Authors of a new peer-reviewed paper have discovered that COVID was the leading cause of death for people with intellectual and developmental disabilities (IDD) in 2020.
The study, “COVID-19 Mortality Burden and Comorbidity Patterns Among Decedents with and without Intellectual and Developmental Disability in the US,” looked at 2020 death certificate data to examine death patterns for people with or without IDD. They found that those without an IDD, COVID was the third leading cause of death, following heart disease and cancer. But for those with IDD, COVID was the number one cause of death.
IDD are conditions characterized by life-long impairments in mobility, language, learning, self-care, and independent living. Examples include Down Syndrome, cerebral palsy, and intellectual disabilities.
Syracuse University Associate Professor Scott Landes and lead author of the paper, published by the Disability and Health Journal, said that this study had confirmed earlier predictions that COVID-19 would be deadlier among people with IDD.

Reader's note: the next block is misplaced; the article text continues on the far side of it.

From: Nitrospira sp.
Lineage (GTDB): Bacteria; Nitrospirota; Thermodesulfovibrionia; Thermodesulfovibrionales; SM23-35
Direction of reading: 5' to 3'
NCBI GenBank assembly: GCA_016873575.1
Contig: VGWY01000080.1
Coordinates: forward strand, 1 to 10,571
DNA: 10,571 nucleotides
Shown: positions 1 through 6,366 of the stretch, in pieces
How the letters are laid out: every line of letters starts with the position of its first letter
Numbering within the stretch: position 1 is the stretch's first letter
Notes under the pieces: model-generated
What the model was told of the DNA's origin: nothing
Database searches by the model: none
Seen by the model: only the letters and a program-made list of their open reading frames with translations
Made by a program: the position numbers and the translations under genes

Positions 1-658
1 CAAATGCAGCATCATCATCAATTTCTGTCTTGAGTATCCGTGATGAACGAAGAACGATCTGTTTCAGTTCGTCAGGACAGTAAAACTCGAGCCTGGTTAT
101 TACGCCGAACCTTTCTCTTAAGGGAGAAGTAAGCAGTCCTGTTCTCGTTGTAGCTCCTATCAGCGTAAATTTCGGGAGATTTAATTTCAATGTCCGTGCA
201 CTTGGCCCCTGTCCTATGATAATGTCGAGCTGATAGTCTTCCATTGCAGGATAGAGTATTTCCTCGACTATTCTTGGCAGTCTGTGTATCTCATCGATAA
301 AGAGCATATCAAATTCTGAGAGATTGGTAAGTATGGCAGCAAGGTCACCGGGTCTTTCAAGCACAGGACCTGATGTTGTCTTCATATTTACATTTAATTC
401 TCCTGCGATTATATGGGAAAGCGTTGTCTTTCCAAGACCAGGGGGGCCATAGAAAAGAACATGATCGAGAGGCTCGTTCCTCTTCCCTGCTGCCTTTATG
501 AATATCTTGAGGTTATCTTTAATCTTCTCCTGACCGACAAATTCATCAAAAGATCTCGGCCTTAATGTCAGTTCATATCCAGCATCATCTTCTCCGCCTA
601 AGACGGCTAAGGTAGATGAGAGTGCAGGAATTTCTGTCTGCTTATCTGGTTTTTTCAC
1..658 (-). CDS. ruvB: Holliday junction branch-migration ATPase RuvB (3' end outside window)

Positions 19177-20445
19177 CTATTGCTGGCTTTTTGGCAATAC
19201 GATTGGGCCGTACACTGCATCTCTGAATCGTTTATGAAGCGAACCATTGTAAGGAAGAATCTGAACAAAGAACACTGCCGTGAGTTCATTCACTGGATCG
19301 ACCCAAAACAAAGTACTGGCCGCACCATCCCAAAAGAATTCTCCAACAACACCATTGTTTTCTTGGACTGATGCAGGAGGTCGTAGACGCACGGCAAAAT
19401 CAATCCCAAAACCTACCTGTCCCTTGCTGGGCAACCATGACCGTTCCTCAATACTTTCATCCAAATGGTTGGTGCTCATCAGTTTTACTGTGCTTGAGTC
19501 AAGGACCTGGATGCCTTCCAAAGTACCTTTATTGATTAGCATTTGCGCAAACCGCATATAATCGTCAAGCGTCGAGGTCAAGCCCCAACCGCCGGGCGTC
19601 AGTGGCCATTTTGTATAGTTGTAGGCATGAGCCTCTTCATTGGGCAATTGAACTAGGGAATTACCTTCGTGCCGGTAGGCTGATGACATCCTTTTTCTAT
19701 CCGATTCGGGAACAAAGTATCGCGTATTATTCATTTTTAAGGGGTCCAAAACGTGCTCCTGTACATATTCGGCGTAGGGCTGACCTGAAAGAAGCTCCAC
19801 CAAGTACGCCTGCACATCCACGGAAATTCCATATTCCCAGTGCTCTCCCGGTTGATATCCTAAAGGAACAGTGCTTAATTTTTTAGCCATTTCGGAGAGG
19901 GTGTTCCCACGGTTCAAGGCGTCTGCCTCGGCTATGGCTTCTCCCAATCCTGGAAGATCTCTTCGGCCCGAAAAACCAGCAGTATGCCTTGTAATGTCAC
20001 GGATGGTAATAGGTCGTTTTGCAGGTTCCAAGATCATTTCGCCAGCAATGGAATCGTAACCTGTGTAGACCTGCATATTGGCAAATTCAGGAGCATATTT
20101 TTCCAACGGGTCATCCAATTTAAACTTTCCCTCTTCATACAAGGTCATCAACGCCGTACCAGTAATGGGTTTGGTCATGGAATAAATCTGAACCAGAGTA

“Even when we adjusted for age, sex, and racial-ethnic minority status, we found that COVID-19 was far deadlier for those with IDD than those without,” said Landes. “Furthermore, people with IDD were dying at much younger ages.”
The research team for the study includes Landes, a faculty associate for the Aging Studies Institute at Syracuse University’s Maxwell School of Citizenship and Public Affairs; Julia Finan, a graduate student in the sociology department at the Maxwell School at Syracuse University; and Dr. Margaret Turk, Distinguished Service Professor of Physical Medicine and Rehabilitation at SUNY Upstate Medical Center in Syracuse, N.Y.
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